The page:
• Connectivity provider: Connectivity is directly linked to the growth of the Metaverse and the expansion of virtual worlds. With 5G data speeds expected to reach multiple gigabits per second, latency will be ultralow and reliability will be increased. As 5G networks are commercially deployed, they will help consumers and businesses enter the Metaverse. The telecom industry is also expected to see another generational shift to 6G services by 2030, with higher data transfer rates and even lower latency, further pushing the Metaverse forward. The development of the Metaverse will also be fueled by fiber connectivity, which delivers high-bandwidth speeds.
  • Advanced analytics for AI: It will be important to determine how large amounts of data will be collected, stored and repurposed in the Metaverse; operators will have many advantages when it comes to repurposing data to improve decision-making and create new demand scenarios. Within the Metaverse, telecom operators will possess a wealth of product, customer and asset data, as well as their legacy retail and distribution capabilities. To increase revenues, telecom operators should foster the right analytics and AI capabilities and identify potential monetization avenues.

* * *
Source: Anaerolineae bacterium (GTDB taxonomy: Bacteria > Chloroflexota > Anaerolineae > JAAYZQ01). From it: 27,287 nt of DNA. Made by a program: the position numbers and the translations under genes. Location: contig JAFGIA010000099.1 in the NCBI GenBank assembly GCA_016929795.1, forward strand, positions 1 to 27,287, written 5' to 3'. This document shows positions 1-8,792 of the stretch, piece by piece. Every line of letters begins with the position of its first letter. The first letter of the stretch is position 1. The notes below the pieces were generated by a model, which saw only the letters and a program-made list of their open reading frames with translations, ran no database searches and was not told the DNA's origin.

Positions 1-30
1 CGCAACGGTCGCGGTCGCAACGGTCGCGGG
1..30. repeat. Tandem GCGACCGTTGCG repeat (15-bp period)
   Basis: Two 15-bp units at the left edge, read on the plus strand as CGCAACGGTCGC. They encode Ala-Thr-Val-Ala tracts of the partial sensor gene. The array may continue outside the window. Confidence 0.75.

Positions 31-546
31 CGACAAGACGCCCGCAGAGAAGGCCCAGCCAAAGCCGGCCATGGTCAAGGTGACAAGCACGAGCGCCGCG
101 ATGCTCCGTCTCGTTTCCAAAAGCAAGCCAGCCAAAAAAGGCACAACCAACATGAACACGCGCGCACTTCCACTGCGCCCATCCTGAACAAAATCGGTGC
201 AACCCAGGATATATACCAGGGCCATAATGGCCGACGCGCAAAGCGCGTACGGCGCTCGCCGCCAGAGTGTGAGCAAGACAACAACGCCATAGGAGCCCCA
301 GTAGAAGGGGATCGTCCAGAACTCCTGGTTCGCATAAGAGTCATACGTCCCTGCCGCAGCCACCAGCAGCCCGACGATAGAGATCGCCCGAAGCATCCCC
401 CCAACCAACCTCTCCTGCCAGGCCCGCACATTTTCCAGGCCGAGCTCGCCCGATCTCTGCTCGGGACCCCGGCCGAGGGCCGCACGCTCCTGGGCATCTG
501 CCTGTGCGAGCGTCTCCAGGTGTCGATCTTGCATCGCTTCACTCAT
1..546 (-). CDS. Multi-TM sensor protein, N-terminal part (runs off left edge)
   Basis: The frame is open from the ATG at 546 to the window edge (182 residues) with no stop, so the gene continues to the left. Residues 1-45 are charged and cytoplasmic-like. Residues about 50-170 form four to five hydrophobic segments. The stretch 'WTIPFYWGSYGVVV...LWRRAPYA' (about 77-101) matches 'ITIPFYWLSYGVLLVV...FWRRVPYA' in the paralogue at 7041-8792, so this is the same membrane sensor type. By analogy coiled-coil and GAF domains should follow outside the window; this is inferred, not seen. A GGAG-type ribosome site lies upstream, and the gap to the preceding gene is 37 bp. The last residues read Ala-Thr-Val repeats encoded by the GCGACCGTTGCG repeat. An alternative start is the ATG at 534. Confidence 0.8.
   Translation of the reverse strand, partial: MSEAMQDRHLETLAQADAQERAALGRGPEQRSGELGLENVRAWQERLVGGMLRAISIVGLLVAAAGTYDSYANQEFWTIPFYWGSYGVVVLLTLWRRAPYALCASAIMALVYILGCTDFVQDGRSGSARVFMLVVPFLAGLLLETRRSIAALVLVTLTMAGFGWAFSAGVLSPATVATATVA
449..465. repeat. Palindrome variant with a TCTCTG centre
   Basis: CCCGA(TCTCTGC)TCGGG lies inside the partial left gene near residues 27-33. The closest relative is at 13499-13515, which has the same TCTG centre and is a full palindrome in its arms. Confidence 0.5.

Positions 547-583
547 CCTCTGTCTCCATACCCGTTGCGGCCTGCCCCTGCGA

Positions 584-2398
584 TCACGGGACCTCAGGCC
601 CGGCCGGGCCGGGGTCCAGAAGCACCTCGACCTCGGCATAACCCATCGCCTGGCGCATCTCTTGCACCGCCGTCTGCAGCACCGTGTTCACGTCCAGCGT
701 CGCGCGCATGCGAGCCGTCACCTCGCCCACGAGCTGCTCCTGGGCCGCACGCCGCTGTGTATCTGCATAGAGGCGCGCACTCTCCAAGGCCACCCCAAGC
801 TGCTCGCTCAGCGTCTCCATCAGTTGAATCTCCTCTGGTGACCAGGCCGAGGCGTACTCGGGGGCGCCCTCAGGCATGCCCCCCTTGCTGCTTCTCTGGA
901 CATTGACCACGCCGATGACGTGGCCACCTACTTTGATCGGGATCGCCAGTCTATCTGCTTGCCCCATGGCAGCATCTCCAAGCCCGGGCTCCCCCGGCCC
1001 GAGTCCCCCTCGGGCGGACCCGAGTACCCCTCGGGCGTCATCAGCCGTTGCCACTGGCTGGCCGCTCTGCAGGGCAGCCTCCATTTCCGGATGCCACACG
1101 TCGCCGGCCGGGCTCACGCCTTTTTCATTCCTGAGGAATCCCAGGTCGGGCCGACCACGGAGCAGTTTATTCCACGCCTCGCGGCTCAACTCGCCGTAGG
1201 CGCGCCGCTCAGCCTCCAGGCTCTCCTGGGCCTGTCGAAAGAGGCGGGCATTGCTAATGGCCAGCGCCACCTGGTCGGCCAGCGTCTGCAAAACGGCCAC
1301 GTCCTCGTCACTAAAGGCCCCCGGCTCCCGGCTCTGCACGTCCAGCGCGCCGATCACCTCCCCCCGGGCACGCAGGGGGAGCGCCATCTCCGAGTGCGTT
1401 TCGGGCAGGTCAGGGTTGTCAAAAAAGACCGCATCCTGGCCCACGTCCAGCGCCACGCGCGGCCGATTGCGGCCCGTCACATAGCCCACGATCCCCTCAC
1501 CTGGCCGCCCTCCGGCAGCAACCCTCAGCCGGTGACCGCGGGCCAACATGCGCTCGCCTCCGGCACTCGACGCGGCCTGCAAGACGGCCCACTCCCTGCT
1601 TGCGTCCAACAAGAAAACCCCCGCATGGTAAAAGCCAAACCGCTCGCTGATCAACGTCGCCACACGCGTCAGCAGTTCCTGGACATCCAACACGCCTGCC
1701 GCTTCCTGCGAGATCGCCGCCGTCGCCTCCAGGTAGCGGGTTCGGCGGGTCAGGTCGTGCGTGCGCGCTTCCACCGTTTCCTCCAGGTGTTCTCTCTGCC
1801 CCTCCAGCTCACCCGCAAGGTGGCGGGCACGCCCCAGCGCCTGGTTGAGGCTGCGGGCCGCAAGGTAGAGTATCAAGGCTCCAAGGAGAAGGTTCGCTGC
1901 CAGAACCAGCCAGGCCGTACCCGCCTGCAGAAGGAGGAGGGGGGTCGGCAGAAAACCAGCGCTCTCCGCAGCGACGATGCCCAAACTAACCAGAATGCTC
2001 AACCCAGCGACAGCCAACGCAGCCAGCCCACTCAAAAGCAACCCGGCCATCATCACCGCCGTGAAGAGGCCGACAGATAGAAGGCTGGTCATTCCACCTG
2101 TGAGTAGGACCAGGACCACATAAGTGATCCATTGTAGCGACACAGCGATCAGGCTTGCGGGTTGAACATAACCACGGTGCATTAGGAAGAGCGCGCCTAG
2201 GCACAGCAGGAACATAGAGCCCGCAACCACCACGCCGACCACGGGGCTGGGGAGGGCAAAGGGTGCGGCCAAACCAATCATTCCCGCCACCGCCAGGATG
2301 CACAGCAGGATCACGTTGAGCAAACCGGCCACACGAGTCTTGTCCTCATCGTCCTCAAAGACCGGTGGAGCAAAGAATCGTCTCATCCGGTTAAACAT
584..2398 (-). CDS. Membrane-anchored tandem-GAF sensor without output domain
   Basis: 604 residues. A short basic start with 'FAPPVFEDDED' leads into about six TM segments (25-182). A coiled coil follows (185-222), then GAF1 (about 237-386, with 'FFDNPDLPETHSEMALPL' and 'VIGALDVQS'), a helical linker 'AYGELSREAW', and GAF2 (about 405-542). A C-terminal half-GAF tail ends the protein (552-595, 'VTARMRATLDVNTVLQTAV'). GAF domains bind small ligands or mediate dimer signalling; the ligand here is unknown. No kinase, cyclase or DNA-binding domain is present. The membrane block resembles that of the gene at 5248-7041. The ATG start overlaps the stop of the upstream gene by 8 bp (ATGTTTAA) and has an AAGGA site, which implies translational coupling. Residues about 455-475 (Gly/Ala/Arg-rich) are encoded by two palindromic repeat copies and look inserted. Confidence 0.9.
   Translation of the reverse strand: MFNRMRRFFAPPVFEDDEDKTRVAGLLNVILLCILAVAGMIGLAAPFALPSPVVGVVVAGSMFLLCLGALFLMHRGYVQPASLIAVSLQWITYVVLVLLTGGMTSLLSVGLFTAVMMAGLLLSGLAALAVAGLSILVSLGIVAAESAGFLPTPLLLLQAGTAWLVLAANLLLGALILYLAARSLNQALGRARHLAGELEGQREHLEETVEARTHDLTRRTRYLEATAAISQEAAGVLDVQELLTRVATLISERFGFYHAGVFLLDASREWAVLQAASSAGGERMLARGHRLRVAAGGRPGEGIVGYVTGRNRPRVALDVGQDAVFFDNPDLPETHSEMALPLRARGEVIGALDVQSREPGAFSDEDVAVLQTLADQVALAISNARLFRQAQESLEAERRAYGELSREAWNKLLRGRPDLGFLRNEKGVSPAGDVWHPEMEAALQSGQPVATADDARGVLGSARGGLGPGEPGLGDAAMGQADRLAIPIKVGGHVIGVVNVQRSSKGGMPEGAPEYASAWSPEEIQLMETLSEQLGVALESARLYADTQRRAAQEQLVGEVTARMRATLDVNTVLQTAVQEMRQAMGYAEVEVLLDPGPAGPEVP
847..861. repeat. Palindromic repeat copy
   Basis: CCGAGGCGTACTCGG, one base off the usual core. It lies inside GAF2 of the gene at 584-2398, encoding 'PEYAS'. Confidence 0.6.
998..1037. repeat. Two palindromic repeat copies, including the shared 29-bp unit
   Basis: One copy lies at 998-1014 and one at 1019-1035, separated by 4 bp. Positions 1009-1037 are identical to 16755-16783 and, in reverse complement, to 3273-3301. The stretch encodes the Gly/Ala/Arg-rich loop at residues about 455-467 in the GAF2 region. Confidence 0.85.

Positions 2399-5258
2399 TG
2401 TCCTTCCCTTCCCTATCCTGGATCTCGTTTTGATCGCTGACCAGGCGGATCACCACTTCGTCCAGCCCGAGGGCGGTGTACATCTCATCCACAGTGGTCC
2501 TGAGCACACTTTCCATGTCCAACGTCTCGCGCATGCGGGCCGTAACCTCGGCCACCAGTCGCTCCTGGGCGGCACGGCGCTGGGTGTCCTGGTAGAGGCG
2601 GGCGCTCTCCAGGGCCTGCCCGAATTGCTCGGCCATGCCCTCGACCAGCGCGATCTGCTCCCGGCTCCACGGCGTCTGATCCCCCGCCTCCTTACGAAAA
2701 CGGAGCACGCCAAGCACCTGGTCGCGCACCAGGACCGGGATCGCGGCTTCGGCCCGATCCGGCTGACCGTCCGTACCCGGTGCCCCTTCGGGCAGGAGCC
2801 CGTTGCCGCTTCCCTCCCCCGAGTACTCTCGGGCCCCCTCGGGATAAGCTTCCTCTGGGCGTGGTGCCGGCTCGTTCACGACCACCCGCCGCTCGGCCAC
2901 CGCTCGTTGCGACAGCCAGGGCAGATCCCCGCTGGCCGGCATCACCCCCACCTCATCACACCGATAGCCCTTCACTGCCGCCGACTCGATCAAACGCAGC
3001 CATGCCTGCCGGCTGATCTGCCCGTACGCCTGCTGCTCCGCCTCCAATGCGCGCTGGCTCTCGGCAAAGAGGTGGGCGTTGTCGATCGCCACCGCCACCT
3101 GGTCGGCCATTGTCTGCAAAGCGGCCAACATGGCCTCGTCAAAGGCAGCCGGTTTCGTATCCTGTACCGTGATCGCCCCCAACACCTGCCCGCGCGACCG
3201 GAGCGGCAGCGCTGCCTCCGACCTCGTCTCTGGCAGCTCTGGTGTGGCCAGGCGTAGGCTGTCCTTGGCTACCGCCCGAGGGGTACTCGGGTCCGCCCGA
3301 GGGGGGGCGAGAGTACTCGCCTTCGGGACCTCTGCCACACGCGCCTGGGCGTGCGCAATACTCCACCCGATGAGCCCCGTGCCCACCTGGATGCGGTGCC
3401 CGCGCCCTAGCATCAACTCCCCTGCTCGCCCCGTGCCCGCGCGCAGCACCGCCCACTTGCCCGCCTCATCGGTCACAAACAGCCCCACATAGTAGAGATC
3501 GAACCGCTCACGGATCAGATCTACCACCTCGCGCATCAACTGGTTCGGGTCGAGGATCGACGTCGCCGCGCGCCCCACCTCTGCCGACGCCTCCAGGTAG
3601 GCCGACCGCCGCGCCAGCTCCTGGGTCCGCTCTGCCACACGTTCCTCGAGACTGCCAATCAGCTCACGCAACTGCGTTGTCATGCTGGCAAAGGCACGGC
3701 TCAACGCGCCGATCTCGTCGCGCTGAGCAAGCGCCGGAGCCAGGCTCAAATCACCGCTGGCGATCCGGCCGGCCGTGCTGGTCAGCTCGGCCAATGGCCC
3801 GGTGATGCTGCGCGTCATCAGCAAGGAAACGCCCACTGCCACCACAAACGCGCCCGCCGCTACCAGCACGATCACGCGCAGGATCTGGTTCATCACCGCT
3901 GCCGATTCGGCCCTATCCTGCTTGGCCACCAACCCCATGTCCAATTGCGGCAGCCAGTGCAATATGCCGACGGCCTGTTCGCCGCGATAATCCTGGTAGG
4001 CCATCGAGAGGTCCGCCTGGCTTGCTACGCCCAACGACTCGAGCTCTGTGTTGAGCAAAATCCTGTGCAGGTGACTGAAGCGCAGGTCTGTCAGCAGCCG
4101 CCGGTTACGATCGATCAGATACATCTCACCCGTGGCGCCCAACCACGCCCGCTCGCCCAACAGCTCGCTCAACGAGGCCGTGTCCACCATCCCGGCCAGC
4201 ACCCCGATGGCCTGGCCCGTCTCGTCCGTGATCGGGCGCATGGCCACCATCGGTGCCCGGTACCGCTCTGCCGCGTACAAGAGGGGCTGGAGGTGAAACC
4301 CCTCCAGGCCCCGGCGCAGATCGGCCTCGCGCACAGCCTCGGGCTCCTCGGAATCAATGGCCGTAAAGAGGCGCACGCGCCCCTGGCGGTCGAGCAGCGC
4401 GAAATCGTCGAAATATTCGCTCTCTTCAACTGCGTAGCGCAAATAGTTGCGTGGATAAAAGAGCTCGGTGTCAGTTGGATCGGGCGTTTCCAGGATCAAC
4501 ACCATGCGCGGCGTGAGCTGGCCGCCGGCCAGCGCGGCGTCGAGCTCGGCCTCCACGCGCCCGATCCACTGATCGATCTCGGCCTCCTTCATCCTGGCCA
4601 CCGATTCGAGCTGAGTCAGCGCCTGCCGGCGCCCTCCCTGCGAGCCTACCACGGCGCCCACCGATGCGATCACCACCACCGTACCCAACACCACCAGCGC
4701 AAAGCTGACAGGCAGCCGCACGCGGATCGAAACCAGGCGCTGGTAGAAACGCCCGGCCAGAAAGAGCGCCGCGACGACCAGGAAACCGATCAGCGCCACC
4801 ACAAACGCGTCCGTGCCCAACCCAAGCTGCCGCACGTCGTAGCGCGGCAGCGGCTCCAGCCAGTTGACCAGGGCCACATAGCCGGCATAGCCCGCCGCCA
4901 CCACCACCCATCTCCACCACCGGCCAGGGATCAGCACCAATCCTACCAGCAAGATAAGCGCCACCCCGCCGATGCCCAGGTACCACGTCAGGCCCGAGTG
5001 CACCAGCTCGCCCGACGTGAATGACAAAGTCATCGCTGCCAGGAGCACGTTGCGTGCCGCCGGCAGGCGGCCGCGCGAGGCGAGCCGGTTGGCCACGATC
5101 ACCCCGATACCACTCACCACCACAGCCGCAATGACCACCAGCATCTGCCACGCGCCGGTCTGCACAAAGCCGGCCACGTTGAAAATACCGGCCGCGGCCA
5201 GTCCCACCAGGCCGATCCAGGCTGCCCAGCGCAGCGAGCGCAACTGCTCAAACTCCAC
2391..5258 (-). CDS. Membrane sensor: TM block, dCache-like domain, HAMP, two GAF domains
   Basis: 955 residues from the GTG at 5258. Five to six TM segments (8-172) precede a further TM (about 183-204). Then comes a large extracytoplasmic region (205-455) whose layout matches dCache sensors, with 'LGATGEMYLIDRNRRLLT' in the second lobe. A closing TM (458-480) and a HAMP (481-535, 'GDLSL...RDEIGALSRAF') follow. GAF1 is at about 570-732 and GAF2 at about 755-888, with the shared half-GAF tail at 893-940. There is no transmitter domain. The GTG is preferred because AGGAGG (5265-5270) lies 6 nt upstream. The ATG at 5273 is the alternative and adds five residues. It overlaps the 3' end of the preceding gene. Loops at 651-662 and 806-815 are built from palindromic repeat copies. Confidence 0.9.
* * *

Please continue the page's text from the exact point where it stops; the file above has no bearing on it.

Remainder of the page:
• Cybersecurity, privacy and trust: With enterprises and telecom operators coming together in new ways, it is critical that both privacy and security are prioritized. Digital footprints and the integrity of personal data are increasingly important to consumers and businesses today. Consumers tend to trust operators more than other types of TMT providers as data protectors. So, operators should leverage their existing customer relationships to position themselves as identity management experts, as the Metaverse takes shape.
  • Metaverse platforms: Many companies are launching their own Metaverse platforms. The keys to their success will be in creating interesting, themed experiences and events that make everyday users spend more time there, as well as offering customized services for businesses and consumers alike. In order to take advantage of the Metaverse’s gradual evolution, operators should be prepared to invest in emerging Metaverse platforms. This will help them build a deeper understanding of the demand scenarios and technical competencies shaping this long-term opportunity.

 

Metaverse challenges are not new to telecom operators; along with the big technology players, telcos were among the first ecosystem players to start exploring it. To bring the internet to life, some developed markets have already begun experimenting with Metaverse-based platforms that combine multiple technologies, especially 5G. For telcos to succeed on their journey, this exploration must go beyond technological proof of concept and involve the entirety of their organizations, including their business models and technology stacks.